Should Fun be Mandated at Work?
Encouraging employees to have fun while at work is all well and good, but this shouldn’t be a requirement.
Fun activities in the workplace can often improve employee engagement. When these are mandated or poorly concocted, however, the fun can actually be counterproductive and reduce overall morale.
Some companies have used fun activities as a way to recruit new employees. It is used to increase customer engagement and even to help leverage social media opportunities. But is this fun really effective if it is mandated rather than grown more spontaneously?
Some examples of the fun activities I’m speaking of include:
- TD Bank, the American arm of Canada’s Toronto Dominion, has a “Wow!” department that sends out teams in costumes to “surprise and delight” successful workers.
- Google offers employees volleyball courts, roller hockey and bicycle paths to encourage hanging out longer in the workplace.
- The London branch of Red Bull recently installed a slide in its office.
- Acclaris, an IT company, has a “chief fun officer.”
- Twitter claims one of its core values as creating “fun and a little weirdness.”
- Zappos encourages workers to form noisy conga lines and then single out an individual colleague for praise, whereupon the person must wear a silly hat for a week.
What is it about fun that makes it necessary for employers to create it for us? Is this due to much of the younger workforce having had so many structured fun activities as children: heavily scheduled playdates by helicopter mothers, overly supervised slumber parties, too little downtime between extracurricular activities?
Encouraging employees to have fun while at work is all well and good, but this shouldn’t be a requirement. And what that fun looks like should not be decided by public relations or human resources departments in isolation of rank and file employees.
There are many ways employees can find more joy in their work. The most basic are not so much fun and games, as they are simply more supportive of the workers.
Fostering an environment where people feel empowered to do their best work should be executed long before efforts on creating fun. These can include such sensible things as:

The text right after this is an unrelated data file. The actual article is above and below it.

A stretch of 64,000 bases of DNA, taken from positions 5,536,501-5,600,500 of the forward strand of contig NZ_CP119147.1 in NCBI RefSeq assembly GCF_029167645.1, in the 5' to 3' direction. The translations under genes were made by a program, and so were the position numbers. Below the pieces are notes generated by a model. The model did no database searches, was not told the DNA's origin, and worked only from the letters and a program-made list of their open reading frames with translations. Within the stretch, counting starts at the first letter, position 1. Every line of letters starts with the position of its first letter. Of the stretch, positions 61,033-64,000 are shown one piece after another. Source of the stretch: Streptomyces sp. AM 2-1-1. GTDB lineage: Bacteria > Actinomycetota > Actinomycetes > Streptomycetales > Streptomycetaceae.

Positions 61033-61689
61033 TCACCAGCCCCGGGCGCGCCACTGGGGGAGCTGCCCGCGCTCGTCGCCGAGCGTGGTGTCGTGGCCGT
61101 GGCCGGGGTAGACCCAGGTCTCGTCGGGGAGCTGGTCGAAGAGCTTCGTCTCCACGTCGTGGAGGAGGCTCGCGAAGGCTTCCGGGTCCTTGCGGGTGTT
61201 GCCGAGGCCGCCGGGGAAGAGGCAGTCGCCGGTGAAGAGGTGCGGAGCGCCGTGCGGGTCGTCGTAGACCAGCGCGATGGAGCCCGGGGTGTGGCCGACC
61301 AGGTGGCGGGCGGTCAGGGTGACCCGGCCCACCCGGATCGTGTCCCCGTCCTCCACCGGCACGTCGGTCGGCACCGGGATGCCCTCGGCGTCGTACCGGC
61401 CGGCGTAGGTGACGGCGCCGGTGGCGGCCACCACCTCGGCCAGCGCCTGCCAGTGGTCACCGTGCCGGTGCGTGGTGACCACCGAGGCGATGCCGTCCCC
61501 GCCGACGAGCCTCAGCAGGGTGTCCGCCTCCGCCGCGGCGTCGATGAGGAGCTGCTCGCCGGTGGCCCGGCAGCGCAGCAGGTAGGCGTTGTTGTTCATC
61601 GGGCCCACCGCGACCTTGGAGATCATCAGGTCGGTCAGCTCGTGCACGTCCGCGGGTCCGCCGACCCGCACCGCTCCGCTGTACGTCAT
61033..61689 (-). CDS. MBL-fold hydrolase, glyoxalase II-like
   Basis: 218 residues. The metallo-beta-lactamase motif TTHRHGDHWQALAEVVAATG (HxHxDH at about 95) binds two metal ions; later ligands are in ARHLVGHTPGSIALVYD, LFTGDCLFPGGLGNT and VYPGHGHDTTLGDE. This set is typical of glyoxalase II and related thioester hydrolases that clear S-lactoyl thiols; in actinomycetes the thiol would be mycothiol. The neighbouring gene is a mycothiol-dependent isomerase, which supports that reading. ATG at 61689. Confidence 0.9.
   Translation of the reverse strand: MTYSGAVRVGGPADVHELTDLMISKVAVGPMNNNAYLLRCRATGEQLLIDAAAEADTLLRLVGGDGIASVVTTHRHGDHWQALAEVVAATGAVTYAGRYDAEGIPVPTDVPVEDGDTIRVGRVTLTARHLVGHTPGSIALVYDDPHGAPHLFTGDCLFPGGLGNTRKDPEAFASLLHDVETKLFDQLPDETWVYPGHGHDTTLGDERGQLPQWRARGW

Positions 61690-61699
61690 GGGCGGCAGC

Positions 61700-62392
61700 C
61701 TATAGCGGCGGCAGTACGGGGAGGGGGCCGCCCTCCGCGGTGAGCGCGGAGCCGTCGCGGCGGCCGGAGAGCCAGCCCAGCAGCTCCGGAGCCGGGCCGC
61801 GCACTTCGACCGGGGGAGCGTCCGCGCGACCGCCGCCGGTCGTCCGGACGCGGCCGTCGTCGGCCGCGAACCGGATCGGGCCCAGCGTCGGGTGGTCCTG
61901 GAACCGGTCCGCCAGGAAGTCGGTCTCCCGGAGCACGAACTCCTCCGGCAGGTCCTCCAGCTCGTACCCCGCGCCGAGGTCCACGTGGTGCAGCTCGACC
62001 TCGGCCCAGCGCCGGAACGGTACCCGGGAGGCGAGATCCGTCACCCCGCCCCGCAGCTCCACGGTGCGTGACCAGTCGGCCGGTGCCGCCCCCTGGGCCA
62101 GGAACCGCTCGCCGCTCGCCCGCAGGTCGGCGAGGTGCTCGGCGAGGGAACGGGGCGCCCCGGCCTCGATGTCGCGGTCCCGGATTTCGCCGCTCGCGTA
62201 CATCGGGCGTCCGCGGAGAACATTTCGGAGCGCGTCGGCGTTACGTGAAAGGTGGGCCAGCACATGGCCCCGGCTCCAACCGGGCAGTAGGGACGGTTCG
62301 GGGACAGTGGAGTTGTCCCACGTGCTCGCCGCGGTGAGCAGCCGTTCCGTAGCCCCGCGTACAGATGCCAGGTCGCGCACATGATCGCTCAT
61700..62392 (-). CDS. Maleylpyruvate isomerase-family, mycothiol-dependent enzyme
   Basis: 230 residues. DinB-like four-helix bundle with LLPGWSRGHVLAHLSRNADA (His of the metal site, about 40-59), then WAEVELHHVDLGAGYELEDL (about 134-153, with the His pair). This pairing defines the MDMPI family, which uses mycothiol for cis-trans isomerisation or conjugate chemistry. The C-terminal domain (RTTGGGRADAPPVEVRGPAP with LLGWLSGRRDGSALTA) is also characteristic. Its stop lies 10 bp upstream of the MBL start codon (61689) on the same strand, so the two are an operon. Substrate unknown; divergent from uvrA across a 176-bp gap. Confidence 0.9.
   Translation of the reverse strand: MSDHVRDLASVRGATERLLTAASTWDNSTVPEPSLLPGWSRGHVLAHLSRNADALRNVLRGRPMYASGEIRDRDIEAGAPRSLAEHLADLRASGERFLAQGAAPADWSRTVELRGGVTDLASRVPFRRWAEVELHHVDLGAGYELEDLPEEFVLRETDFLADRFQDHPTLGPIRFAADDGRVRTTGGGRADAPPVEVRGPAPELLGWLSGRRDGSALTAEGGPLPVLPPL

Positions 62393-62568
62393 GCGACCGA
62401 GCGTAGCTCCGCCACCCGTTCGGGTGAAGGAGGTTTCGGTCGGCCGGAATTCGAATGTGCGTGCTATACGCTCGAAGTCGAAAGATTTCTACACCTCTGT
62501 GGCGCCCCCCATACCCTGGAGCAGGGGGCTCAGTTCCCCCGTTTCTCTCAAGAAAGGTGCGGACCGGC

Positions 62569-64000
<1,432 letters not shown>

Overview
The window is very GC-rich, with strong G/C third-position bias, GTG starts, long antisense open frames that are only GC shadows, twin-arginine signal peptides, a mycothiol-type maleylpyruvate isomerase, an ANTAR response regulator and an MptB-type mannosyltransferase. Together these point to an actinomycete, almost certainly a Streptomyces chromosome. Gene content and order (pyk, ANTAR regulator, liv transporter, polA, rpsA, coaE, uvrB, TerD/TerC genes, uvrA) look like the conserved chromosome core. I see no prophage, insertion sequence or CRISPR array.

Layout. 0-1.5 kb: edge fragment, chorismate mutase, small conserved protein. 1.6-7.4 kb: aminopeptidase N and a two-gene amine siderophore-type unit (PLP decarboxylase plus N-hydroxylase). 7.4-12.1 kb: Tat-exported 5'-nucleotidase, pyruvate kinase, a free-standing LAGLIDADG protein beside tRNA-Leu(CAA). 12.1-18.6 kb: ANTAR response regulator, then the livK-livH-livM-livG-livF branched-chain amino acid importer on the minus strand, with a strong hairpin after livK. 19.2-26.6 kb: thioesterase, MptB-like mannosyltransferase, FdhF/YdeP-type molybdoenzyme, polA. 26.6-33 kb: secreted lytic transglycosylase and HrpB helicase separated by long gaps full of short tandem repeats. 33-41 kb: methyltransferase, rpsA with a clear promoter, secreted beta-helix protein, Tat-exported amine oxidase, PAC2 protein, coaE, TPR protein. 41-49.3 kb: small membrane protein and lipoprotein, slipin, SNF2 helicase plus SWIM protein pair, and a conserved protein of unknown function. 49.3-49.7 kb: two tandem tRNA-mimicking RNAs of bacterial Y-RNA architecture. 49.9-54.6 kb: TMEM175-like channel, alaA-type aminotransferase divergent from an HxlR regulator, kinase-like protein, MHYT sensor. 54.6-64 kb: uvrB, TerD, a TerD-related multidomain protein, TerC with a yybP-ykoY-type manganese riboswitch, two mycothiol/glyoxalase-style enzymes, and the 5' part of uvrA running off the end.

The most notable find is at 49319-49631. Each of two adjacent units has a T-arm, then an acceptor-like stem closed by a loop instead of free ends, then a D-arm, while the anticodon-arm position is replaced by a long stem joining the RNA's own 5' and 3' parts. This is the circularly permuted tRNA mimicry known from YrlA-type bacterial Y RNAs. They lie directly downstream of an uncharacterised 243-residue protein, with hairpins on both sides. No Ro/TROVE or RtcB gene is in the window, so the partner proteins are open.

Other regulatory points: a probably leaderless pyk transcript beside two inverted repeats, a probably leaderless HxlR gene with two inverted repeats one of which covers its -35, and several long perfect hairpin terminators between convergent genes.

Safe Environment – Ensure that every employee feels physically and emotionally safe to execute his or her job function. If employees are more concerned about their personal safety, they are not going to be able to enjoy any fun activities.
Open Communication – Provide the opportunity for every employee to feel free to speak with others throughout the organization. Keep an open door policy so that all ideas and concerns—both positive and not so positive can be heard.
Meaningful Values – Netflix includes nine behaviors and skills that they value in all employees: judgment, communication, impact, curiosity, innovation, courage, passion, honesty, selflessness. Working around people that embody these nine values would trump all fun activities for me.
Team Building – Provide opportunities where people can bond on topics outside the work they do. This can often be loads of fun with extremely powerful benefit of building trust and teamwork.
Advancement Opportunities – Ensure there is a career path for every employee so that expectations can be met and incentives exist to encourage moving up in the organization.
Flex Time – Perhaps the most fun employees can have is in first ensuring that their personal lives and families are taken into consideration. This could ultimately mean that an employee does not want to have fun at work if it means additional time away from his or her family.
These things will certainly help employees feel more joy in the workplace, which can result in higher employee engagement. They are also likely to improve productivity and that’s the kind of fun we could all use in this economy.
Learn more about the author, Mark Craemer.
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- employee engagement
- fun in the workplace
- workplace communication
- workplace organization
- team building
- workplace values